Miller also contends that the District Court misled the jury by reading selected portions of § 2023(c) in its charge to the jury. In its instructions, the District Court stated:
The prosecution in this case is based on a statute which reads in pertinent part as follows:
"Whoever presents * * * coupons for payment or redemption of the value of $100 or more, knowing the same to have been received * * * in any manner in violation of the provisions of this chapter (7 U.S.C. ch. 51) or the regulations issued pursuant to this chapter shall be guilty (of an offense against the United States)."
Miller contends that the District Court's failure to particularize the regulations that were allegedly violated granted the jury a "roving commission" to find Miller in violation of regulations which were not in evidence at trial. This contention is lacking in merit. It is fundamental that the instructions are to be considered as a whole, not in isolation. United States v. Cartano, 534 F.2d 788, 793 (8th Cir. 1976). After reading the statutory language outlined above to the jury, the District Court immediately read the indictment which charged Miller with receiving food stamp coupons without corresponding sales of "eligible food" as defined in the regulations. The District Court then set forth the elements of proof which required the Government to establish that Miller knew the food stamp coupons had been received without corresponding sales of "eligible food".2 The court thereafter defined "eligible food" as any food product for human consumption except alcoholic beverages or tobacco. Consequently, the jury was fully apprised and specifically instructed as to the nature of the precise provision that Miller allegedly violated. The reading of the statute was not misleading and the instructions, viewed in their entirety, fully set forth the governing law.
Finally, Miller seeks reversal of his conviction on the basis that the District Court erred in failing to sustain Miller's motion for a bill of particulars. The indictment charged Miller with presenting food stamp coupons for payment or redemption "knowing the same to have been received in a manner in violation of this chapter (7 U.S.C. ch. 51) and the regulations issued pursuant to this chapter * * * ." Miller moved for a bill of particulars to determine whether the word "received" meant received by Miller or received by others. At a hearing on the motion, the Government stated that the indictment charged Miller with personally receiving the coupons. Based upon this clarification, the District Court overruled Miller's motion. The purpose of a bill of particulars is to inform the defendant of the nature of the charges against him and to prevent or minimize the element of surprise at trial. United States v. Martinez, 466 F.2d 679, 686 (5th Cir. 1972), petition for rehearing denied, 481 F.2d 896, cert. denied sub nom. Berman v. United States, 414 U.S. 1065, 94 S.Ct. 571, 38 L.Ed.2d 469 (1973). There is no basis for concluding that the language of the indictment, as supplemented by the Government's clarification at the hearing, failed to apprise Miller of the nature of the charges against him. The District Court did not abuse its discretion in refusing Miller's request for a bill of particulars. United States v. Gray, 464 F.2d 632, 635 (8th Cir. 1972).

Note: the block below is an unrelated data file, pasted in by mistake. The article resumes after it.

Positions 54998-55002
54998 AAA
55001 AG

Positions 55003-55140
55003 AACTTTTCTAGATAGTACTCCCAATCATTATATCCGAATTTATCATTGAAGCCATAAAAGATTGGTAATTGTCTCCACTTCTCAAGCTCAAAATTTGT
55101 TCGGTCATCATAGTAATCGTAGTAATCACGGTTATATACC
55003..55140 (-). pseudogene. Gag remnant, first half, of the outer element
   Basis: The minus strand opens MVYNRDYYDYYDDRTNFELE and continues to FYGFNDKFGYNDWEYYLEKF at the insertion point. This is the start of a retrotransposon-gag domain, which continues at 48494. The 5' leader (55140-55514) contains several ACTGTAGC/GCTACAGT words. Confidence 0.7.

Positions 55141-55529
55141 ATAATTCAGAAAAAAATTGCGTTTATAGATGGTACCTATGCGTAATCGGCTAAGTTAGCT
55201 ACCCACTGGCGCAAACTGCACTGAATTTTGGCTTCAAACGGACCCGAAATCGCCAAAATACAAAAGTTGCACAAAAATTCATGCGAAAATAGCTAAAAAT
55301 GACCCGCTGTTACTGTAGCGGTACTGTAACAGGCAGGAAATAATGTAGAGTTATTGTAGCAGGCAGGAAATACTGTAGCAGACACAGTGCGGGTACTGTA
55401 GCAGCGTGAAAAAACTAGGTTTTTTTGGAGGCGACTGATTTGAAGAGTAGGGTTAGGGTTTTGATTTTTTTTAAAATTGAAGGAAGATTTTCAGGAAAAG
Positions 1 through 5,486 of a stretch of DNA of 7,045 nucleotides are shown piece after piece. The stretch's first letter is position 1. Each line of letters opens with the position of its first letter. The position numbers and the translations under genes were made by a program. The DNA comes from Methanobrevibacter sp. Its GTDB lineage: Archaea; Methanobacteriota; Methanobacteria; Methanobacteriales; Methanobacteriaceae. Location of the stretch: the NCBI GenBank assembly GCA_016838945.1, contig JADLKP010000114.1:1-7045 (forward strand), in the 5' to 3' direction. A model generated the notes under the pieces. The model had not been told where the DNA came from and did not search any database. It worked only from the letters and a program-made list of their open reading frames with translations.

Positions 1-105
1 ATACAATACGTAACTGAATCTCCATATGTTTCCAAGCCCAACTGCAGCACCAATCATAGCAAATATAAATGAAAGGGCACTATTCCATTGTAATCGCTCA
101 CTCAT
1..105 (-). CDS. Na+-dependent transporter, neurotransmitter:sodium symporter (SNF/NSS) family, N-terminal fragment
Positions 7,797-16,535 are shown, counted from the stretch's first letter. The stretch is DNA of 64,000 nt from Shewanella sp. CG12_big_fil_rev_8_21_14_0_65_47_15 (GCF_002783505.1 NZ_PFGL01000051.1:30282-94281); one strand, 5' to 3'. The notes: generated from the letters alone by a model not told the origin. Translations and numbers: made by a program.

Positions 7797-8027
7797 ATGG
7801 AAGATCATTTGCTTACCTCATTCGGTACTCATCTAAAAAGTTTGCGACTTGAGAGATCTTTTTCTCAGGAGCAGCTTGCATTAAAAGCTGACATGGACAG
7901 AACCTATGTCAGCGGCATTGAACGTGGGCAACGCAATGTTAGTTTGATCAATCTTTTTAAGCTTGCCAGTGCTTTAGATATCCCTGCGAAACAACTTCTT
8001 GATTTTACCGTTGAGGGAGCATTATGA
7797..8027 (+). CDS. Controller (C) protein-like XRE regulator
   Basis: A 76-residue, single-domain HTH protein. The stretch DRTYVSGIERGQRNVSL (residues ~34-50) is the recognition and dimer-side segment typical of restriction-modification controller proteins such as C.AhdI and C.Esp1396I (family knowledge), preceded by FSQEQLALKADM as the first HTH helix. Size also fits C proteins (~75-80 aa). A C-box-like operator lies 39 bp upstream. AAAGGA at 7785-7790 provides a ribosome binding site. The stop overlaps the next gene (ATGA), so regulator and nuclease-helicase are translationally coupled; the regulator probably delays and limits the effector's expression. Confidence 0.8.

Miller also argues that the jury was not properly instructed as to whether the word "received" in the indictment referred to receipt by Miller or receipt by others. As previously indicated, the instructions were complete and free from error.
The Government presented evidence which undermined Miller's theory of defense at trial. Agent Thornton testified that Miller had informed him that the entire amount of food stamp coupons deposited in the Gray's Food Shop account was derived from authorized food sales at the Gray's Food Shop. This testimony provided the jury with a firm basis for discrediting Miller's testimony at trial
Neither the indictment nor the instruction to the jury cited or quoted the regulation that Miller allegedly violated. It is clear that Miller was convicted of presenting food stamp coupons, which had been received in violation of 7 C.F.R. § 272.2(b) (1976), which specifies that coupons may be accepted only in exchange for "eligible food". See 7 U.S.C. § 2018 (1970)